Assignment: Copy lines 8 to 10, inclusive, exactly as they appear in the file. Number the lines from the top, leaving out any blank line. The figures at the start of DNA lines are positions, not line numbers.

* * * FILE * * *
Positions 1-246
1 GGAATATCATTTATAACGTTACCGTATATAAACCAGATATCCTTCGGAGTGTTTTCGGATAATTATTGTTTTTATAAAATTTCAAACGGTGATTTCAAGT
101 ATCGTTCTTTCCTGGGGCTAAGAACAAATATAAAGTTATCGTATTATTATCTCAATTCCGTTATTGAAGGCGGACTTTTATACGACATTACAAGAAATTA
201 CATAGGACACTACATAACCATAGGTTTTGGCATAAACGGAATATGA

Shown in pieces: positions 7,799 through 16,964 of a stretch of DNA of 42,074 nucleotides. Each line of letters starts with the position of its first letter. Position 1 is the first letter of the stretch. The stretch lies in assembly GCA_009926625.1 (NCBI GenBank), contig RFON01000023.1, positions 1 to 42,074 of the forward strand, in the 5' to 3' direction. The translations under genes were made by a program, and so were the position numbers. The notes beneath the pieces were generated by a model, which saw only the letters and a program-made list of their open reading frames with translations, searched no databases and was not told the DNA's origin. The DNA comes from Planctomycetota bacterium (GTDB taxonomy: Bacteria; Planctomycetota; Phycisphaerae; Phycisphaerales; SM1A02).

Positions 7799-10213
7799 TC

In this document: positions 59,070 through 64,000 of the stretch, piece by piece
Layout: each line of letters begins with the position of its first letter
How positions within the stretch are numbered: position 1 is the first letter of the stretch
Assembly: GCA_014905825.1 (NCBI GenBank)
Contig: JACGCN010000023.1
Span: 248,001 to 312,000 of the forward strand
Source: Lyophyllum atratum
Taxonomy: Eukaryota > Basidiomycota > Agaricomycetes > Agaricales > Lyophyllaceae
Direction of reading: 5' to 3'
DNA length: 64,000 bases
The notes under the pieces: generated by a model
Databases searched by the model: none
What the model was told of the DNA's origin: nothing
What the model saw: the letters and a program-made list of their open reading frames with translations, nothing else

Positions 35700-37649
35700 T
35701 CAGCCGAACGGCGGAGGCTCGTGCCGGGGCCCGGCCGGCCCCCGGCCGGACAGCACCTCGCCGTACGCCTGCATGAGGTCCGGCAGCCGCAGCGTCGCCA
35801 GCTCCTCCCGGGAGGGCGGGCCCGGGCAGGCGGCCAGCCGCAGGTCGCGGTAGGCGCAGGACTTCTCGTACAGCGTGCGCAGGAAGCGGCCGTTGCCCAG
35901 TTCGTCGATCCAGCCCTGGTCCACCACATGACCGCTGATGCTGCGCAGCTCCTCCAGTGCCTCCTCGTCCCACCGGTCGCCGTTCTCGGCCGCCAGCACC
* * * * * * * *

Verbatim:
In this document: positions 59,070 through 64,000 of the stretch, piece by piece
Layout: each line of letters begins with the position of its first letter
How positions within the stretch are numbered: position 1 is the first letter of the stretch